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Frostbite. Fishing accidents. Birth defects. Disease. Sports.
Making Local Work: Southeast Alaska Prosthetics and Orthotics 051414 NEWS 1 CAPITAL CITY WEEKLY Frostbite. Fishing accidents. Birth defects. Disease. Sports.

Mary Catharine Martin | Ccw

Elizabeth Einset runs Southeast's only full-service, full-time artificial limb business.

Wednesday, May 14, 2014

Story last updated at 5/14/2014 - 2:28 pm

Making Local Work: Southeast Alaska Prosthetics and Orthotics

Frostbite. Fishing accidents. Birth defects. Disease. Sports.

There's a lot that can happen to a limb, and for the thousands of people who need an extra hand (or foot) in Southeast, Elizabeth Einset can help.

Einset is a CPO (Certified Prosthetist and Orthotist) and owner of Southeast Alaska Prosthetics and Orthotics in Ketchikan, the only artificial limb business in the region. She helps those who have lost arms, legs, hands. She also - via the orthotics end of her business - supports body parts weakened by injury or disease. Some of her clients are athletes. Some suffer from cerebral palsy. Some have had traumatic accidents. Einset evaluates and works with each patient, molding the limb to fit the patient and choosing the prosthetic to fit their lifestyle.

She became interested in the field as a pre-medical student working to fund her way through college. She's worked in a variety of places, including Virginia, Washington, D.C., New Mexico, New York and Minnesota, but after 20 years in Southeast Alaska, she knows patients are different here.

"Our patient base is very functional. People who come and talk to me know what they want to do. They know the limitations that are bothersome to them," she said. They might tell her they want to be able to get onto a dock at low tide. They might tell her they love hiking.

"That's great, that's really freeing to me, that people are functional," she said. "You still want it to look as nice as you can, but it's not a secret that they're amputees or wearing a brace. That kind of stuff is awesome, because it gives me something to work with. Other places, they say 'I don't like it because it looks that way.' ... Yeah, but you can do what you've been missing. People in Southeast seem to know that."

When she moved to Southeast after deciding to live where she vacationed (she has family history in Ketchikan), she was working in hospitals. In 2002, she started Southeast Alaska's first consistent, permanent prosthetics and orthotics business.

She lives in Ketchikan but spends one week each month in Juneau. She's also in Metlakatla on a regular basis, and goes other places as well.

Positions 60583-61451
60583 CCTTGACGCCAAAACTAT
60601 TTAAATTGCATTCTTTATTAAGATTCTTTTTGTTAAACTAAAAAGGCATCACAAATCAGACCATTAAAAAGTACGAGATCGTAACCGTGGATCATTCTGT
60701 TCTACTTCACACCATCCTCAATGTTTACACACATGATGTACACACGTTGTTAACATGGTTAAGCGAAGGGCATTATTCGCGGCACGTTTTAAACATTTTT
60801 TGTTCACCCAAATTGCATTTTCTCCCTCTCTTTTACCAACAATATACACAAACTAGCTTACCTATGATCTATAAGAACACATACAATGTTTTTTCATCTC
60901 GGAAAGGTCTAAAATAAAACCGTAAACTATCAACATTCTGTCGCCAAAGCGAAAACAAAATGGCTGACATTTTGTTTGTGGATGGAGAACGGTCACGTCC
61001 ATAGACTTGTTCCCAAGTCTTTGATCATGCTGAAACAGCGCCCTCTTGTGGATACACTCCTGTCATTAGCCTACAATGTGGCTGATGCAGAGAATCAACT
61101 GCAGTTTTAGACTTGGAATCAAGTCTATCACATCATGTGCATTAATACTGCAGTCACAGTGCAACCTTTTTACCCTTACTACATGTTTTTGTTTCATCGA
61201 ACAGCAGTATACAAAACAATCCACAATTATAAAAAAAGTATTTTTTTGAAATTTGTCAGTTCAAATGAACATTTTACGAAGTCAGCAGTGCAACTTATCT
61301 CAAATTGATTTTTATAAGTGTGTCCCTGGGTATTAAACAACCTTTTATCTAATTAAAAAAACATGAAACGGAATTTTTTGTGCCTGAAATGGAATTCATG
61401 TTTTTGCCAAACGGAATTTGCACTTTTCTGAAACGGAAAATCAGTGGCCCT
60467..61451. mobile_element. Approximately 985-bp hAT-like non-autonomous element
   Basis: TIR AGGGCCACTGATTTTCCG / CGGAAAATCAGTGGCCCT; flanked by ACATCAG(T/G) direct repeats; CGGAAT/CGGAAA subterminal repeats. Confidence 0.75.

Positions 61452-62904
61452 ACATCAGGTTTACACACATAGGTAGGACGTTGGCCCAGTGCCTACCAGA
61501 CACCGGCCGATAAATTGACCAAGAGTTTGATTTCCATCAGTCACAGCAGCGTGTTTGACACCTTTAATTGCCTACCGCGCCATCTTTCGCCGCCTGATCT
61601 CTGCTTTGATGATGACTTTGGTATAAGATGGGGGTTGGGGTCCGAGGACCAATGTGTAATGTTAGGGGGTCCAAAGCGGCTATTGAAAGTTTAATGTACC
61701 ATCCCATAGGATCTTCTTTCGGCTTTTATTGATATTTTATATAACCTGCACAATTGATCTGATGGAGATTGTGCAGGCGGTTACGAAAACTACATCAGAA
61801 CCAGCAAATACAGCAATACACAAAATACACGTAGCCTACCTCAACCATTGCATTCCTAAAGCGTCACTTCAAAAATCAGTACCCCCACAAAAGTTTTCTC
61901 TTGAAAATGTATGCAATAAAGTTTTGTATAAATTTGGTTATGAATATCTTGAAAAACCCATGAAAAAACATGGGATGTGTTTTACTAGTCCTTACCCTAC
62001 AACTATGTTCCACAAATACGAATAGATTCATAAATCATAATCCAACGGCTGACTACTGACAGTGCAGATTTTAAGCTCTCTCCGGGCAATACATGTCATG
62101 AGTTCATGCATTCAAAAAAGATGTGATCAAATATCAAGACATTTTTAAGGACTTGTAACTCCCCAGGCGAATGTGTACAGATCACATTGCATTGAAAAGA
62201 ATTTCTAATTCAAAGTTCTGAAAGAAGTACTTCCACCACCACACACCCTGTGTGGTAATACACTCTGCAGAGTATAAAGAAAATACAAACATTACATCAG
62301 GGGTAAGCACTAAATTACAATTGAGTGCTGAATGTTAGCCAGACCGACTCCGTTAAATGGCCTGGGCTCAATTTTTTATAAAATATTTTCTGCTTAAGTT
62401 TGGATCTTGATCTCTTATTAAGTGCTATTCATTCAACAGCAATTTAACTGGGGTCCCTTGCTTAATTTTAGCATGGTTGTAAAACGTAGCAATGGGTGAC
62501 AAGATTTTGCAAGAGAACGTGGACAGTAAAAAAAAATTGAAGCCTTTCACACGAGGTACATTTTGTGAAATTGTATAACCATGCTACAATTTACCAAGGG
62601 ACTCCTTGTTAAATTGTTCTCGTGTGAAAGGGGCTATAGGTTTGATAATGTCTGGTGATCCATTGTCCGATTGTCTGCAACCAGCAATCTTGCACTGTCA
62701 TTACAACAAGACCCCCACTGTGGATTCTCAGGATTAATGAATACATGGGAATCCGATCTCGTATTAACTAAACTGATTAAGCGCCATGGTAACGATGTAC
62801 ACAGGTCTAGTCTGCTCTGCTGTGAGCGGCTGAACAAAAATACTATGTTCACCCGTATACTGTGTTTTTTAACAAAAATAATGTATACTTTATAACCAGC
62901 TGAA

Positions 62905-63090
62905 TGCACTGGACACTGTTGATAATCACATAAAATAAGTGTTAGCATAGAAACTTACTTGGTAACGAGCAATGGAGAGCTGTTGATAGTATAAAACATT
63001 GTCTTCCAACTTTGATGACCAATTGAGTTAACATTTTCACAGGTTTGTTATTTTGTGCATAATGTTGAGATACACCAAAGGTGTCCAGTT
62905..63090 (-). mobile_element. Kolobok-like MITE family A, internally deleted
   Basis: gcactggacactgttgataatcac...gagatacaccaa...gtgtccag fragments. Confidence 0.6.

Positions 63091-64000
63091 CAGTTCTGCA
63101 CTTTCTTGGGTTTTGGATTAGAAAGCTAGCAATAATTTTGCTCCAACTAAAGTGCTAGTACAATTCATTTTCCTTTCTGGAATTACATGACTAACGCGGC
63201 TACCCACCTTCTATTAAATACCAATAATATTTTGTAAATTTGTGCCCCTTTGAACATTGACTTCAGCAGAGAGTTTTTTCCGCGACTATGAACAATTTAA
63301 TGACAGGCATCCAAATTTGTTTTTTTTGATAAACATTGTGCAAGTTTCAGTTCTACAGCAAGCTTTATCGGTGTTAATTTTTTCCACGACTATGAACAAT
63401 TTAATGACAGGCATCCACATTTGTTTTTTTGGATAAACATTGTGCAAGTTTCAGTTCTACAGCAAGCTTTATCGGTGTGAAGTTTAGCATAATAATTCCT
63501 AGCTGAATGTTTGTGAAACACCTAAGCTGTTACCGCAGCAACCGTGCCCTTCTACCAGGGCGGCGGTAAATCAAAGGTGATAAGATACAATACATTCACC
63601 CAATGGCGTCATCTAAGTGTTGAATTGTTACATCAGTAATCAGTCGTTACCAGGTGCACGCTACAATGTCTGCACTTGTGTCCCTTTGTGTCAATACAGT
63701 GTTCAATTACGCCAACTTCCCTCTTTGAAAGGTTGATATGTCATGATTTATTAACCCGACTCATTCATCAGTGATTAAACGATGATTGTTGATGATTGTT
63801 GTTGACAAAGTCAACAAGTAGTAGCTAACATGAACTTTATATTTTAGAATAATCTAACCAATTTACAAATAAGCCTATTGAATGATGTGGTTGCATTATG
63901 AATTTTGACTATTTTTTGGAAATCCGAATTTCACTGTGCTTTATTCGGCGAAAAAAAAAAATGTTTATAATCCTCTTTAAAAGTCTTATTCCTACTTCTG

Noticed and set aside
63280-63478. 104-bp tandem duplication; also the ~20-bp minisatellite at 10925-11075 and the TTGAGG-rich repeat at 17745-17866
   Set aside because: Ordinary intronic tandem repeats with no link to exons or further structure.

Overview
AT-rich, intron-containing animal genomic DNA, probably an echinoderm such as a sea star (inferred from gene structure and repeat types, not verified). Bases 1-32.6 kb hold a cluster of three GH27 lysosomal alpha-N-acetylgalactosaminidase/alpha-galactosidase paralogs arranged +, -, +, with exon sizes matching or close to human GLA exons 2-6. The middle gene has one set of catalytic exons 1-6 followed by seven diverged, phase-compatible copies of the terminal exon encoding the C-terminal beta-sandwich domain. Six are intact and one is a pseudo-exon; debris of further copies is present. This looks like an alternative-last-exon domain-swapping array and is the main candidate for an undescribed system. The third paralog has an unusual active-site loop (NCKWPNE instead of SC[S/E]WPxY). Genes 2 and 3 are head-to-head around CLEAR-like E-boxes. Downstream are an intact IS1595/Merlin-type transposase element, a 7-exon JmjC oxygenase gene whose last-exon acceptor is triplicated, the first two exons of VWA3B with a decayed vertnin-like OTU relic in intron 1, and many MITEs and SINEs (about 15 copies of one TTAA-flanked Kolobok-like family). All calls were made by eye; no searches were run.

Einset said she'd like to figure out a way to serve rural communities better, perhaps through a rural grant.

Some of the "couple thousand" patients she's helped are transient - they broke their back and need a brace for six weeks.

"If I'm lucky, or if they're lucky, I'll never see them again," she said.

Some are repeat customers. Those who injure themselves playing sports, for example, might need to come in more than once.

Discounting injuries caused by war, diabetes is the cause of around half the amputations in the U.S., Einset said. In Southeast, she sees a lot of traumatic injuries: fishing accidents, industustrial calamities, snowmachine crashes, frostbite and mountain accidents.

"We live in a crazy place sometimes," she said.

Prosthetics for legs are much more common than those for arms, she said. That makes for some work, as feet are challenging.

"Ninety-five percent of my prosthetics patients are legs, and every leg needs a foot," she said.

The most challenging part of her job isn't crafting a socket for a limb, however. It's listening to patients' needs in a world where everyone has a different communication style.

"If I can do that, then I can meet their needs the best," she said. "And it's a fun job, too. It's very rewarding for me ... I hope it's as rewarding for them."

Technology has advanced amazingly since she started. One person she worked with asked her to craft wooden sockets, a process used as late as the 1980s. Recently, she fitted a patient with a waterproof electronic knee. It comes complete with a gyroscope that senses what the patient is trying to do and reacts according to that input.

"It's an amazing knee, and it's waterproof," she said. "That's unheard of. That's where things are going."

A favorite experience, one repeated over and over again, is when people roll into her office in wheelchairs and, after being fitted with their prosthesis, stand.

"It's very powerful how wonderful that is for people," she said. "Just giving people the freedom to negotiate the world back on two feet. ... Everyone is so rewarding, because they all have these goals. That's some of what makes us appreciate our life - being able to do the things we think are important."


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